Skip to content

Nanosheets and Capsids from Precise Gold Nanoclusters


Assembling of colloidal particulate building blocks into 2D and 3D structures, referred to as superlattices (SLs),1-3 has been contributing to many practical applications.4-7 The essential criterion for constructing these structures is the synthesis of monodisperse nanoparticles. Although there have been enormous efforts,8-9 controlling the size and homogeneity of nanoparticles is still a challenging task due to the difficulty originated from the huge number of atoms as well as lacking a strong structure.

Recently, a collaborative work10 between research groups from University of Jyväskylä and Aalto University published on Angewandte Chemie International Edition revealed a novel type of supracolloidal self-assembly structure made possible by gold nanoclusters, resulting in 2D crystals and 3D capsids. Different from generally accepted pathway which normally use nanoparticles as building blocks, this work started with atomically precise nanoclusters, i.e. Au102(pMBA)44, (pMBA = p-mercaptobenzoic acid) which guaranteed the unparalleled monodispersity towards successful assembling. The gold clusters linked with each other efficiently with the aid of pMBA-based hydrogen bonding, and formed template-free 2D nanosheets and closed spherical capsids.

There are two key points for the assembly in this work. 1) The cluster is not spherical and the ligands point towards the equatorial plane, favoring the inter-cluster hydrogen bonding; 2) It is easy to control the carboxylic acid deprotonation by adjusting solvent condition. The gold clusters were firstly synthesized based on a previous method in which tetrachloroauric(III) acid was reduced by sodium borohydride in the presence of ligands in aqueous solution.11-12 Sodium hydroxide was then used to partially deprotonate the ligands. With coexistence of neutral carboxylic acid groups and deprotonated carboxylate groups, clusters were dialyzed against methanol to generate template-free nanosheets, which was a great advancement compared to conventional solvent casting method requiring a substrate.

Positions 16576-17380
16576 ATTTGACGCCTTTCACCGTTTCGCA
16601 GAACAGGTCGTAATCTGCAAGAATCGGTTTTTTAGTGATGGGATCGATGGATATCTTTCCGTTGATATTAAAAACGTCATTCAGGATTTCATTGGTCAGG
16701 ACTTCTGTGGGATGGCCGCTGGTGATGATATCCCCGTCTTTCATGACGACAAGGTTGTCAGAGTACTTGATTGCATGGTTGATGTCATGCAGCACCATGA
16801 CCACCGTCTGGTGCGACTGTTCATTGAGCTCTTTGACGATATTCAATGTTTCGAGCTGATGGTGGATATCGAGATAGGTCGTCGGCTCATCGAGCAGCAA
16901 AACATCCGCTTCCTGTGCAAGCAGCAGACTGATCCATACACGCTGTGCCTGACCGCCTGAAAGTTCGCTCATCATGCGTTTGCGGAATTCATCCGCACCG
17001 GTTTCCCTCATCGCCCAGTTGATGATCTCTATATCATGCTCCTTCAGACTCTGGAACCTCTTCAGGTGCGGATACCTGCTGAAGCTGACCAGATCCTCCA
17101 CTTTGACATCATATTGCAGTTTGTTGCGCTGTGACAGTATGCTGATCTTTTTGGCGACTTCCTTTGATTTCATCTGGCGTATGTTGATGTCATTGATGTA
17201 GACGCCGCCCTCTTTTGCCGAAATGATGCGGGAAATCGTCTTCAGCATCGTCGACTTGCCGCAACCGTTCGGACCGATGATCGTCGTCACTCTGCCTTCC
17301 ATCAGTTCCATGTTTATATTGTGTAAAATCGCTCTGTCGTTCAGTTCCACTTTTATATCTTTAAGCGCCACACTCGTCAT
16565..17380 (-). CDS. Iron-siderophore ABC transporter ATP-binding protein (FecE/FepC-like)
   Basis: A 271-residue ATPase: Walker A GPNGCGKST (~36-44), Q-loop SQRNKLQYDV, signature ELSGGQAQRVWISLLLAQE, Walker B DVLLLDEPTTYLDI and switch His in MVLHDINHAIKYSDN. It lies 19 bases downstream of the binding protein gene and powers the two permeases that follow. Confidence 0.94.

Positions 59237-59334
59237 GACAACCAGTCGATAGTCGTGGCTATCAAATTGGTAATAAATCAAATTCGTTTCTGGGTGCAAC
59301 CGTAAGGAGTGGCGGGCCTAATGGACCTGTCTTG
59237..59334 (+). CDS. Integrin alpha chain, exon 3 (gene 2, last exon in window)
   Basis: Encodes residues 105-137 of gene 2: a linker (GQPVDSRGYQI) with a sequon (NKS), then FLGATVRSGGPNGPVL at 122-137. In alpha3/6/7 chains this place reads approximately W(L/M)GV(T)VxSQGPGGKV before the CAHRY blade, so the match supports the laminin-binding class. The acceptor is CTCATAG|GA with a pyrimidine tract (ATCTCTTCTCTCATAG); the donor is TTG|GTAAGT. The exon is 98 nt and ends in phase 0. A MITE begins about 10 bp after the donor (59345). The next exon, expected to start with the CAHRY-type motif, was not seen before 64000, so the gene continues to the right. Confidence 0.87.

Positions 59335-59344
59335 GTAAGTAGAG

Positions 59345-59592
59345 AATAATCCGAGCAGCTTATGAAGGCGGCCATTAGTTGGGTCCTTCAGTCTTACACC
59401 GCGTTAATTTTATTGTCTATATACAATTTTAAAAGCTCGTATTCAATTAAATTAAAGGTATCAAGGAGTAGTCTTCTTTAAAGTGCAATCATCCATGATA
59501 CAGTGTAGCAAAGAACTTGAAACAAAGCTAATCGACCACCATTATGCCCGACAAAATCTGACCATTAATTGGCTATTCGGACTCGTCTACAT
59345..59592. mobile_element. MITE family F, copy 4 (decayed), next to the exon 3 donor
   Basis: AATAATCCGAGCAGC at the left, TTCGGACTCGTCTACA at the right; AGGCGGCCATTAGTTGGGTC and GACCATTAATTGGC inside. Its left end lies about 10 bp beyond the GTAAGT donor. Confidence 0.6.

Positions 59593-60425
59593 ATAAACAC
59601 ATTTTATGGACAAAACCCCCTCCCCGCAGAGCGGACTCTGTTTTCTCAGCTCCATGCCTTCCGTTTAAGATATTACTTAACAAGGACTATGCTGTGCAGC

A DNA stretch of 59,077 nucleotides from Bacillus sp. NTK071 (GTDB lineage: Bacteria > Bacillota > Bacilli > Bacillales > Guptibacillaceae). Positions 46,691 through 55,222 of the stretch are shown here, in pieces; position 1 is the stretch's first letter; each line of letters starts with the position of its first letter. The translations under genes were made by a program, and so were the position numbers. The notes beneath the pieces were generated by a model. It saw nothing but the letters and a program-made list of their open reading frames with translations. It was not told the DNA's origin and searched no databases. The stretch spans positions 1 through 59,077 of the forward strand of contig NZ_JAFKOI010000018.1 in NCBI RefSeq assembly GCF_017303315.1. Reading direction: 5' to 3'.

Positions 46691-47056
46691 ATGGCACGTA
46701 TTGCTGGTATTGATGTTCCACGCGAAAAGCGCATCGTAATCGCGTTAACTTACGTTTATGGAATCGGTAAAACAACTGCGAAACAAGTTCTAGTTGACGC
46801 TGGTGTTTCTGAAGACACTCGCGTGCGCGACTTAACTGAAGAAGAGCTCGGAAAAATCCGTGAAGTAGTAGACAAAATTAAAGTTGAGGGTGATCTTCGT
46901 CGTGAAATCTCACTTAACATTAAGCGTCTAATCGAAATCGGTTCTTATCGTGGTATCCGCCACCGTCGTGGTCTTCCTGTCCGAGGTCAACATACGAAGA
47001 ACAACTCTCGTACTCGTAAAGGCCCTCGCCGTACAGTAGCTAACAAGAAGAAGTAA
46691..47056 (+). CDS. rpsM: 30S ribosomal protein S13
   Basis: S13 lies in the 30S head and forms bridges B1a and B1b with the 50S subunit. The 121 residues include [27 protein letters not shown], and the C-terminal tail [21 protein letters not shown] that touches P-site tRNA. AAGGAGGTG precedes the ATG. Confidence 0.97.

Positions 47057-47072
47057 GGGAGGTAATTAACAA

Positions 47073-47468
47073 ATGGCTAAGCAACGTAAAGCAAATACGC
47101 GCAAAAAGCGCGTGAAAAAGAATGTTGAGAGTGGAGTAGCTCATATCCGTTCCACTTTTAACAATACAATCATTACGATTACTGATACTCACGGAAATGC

Spherical capsids constructed by monolayer of clusters were efficiently prepared by mixing aqueous cluster solution with methanol. The capsid structures were preserved by hydrogen bonding dimerization as well as the electrostatic interactions between cations and negatively charged carboxylates. It was noteworthy that the hydrogen bonding did not only serve as inter-cluster connections, but also enabled joining of different capsids, shedding light on the possibility to design lightweight framework materials.

Looking into the future, the reported assembling method could be used for various number of gold atoms such as the popular Ag25 and Au38 etc.13 As different clusters possess quite distinctive properties, it is feasible to realize adjustment of size, specific structures, and stability of assembled 2D and 3D structures. As the closest counterpart of gold among other noble metal systems, atomically precise silver nanoclusters have also been successfully synthesized in recent years.14-20 With broad applications in many areas such as water filtration,21 sensing,22 catalysis,23-24 textile industry,25 and biology,26-27 it can be expected that assembling silver nanoclusters into higher dimensional structures will gain increasing attention and achieve fast development soon after.